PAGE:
(director/writer: Jordan Peele; cinematographer: Hoyte Van Hoytema; editor: Nicholas Monsour; music: Michael Abels; cast: Daniel Kaluuya (OJ Haywood), Keke Palmer (Emerald Haywood), Steven Yeun (Ricky “Jupe” Park), Micael Wincott (Antlers Holst), Brandon Perea (Angel Torres), Jennifer Lafleur (Phyllis Mayberry, Margaret Houston), Devon Gaye (Ryder Muybridge), Keith David (Otis Haywood Sr.), Ryan W. Garcia (Sheriff Reyes), Donna Mills (Bonnie Clayton), Wren Schmidt (Amber Park), Barbie Ferreira (Nessie); Runtime: 135; MPAA Rating: NR; producers: Jordan Peele, Ian Cooper; Universal Pictures; 2022)

“More stylish than substantial.”

Reviewed by Dennis Schwartz

e title for this alien invasion flick is an acronym of “Not Of Planet Earth.” It’s close in theme to “Close Encounters of the Third Kind.”

Director/writer Jordan Peele  (“Us”/”Get Out”) makes his self-discovery film more of a sci-fi film than a horror, more stylish than substantial, and gives added weight to the retro technology that paved the way for the modern world technology.

The laconic OJ Haywood (Daniel Kaluuya) and his loquacious sister Emerald (Kiki Palmer) run a family-owned business of horse suppliers and trainers for TV and Hollywood. They are the only Blacks in the business. Their business has slowed since the mysterious death of their father (Keith David), who was struck by debris falling from the sky while riding his horse.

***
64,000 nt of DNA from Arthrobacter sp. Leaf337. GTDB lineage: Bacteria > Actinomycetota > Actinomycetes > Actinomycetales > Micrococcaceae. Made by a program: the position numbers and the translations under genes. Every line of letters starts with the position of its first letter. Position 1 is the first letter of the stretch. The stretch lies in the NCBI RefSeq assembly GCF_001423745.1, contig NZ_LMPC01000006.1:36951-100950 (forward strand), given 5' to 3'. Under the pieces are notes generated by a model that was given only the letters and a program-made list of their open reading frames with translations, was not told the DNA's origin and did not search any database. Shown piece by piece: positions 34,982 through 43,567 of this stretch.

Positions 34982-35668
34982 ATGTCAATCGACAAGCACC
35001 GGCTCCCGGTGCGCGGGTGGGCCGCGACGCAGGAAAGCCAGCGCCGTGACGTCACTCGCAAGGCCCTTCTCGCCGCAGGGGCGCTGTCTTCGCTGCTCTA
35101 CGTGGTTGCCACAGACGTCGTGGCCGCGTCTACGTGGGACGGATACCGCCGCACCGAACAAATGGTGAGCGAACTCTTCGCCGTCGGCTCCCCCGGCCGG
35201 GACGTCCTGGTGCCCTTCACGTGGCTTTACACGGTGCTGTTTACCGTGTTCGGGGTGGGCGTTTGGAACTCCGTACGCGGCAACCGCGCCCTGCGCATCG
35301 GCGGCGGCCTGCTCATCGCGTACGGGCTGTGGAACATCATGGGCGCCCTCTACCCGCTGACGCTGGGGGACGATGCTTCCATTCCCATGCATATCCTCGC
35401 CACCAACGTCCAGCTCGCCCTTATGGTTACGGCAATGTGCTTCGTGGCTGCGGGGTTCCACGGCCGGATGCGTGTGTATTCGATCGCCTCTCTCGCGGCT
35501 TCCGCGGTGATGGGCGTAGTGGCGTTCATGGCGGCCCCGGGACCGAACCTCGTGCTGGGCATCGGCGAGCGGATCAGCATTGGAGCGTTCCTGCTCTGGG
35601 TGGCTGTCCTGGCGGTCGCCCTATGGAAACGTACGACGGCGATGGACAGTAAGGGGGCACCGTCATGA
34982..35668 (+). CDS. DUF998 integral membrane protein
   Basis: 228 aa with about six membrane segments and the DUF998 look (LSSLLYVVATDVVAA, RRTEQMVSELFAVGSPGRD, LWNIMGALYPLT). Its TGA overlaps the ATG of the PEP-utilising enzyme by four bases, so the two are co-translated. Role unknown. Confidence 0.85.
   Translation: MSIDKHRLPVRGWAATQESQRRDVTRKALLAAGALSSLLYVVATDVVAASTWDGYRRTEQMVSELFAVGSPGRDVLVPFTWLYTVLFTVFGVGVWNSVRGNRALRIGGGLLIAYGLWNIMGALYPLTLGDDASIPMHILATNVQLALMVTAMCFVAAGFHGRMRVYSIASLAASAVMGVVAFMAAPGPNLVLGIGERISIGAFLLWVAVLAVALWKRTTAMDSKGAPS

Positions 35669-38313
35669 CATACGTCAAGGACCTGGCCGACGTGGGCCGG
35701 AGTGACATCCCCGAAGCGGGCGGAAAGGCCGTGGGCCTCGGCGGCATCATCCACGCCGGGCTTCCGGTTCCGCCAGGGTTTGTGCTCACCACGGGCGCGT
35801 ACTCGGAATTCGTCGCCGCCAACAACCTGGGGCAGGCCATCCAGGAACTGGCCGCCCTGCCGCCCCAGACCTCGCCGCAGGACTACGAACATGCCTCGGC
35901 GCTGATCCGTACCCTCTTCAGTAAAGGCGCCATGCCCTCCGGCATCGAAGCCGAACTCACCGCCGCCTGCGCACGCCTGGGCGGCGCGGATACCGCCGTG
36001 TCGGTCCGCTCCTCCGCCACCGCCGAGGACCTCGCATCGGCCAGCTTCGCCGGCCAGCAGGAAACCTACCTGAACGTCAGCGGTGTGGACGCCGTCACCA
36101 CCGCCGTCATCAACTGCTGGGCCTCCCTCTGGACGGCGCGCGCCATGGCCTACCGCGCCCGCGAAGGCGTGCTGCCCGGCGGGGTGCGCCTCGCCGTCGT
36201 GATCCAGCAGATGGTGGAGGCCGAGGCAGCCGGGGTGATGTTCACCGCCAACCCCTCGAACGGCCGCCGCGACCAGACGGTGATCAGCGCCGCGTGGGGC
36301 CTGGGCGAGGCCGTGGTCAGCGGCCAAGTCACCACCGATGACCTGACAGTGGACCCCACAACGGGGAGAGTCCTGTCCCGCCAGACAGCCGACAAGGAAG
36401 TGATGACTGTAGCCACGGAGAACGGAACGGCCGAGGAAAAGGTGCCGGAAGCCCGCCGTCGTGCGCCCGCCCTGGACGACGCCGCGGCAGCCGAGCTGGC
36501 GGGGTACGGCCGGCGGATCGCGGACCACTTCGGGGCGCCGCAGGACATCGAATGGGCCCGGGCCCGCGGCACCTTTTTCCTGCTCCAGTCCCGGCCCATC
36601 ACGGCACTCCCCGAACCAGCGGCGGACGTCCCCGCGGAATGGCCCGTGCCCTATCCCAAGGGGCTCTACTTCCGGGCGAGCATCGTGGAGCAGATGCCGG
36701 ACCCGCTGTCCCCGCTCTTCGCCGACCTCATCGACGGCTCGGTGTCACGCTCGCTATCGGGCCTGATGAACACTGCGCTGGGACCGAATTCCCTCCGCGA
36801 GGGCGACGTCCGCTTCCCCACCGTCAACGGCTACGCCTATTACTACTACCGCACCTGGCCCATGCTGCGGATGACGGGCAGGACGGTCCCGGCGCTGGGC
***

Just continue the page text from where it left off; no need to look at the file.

When sighting an ominous disc-shaped UFO hiding in the clouds on their remote Southern California ranch, in the Santa Clarita Valley, that’s making the horses jumpy, the siblings get the help of an electronics store techie (Brandon Perea) to film it on
surveillance-cam and also get the legendary documentary cinematographer (Michael Wincott) involved. They plan to sell the photo to a nearby Western theme park owned by the nerdy former child actor, Ricky “Jupe” Park (Steven Yuen), who plans to make a fortune displaying the UFO photo at the theme park.

At the theme park, one day there is the unexplained mysterious disappearance of the entire audience, with the possibility raised that they were abducted by aliens.
The story is subtle, diverting, creepy and unsettling, as it raises questions why the aliens have come here and what do they want. But it only titillates us by not providing  answers. In the end it takes us nowhere we haven’t already been before, with characters and plot-lines that are not fully developed. Though it sets an intriguing weird atmosphere and raises knotty questions, it’s saddled with too many sequences that go on for too long while emotionally vapid.

It seems to work best as a visual treat and as possibly a message film, even if strangely conceived. It warns us to watch out how we take care of the environment, the animals and all our people, or else our divided country might be cursed and destroyed like those evil places in the OT.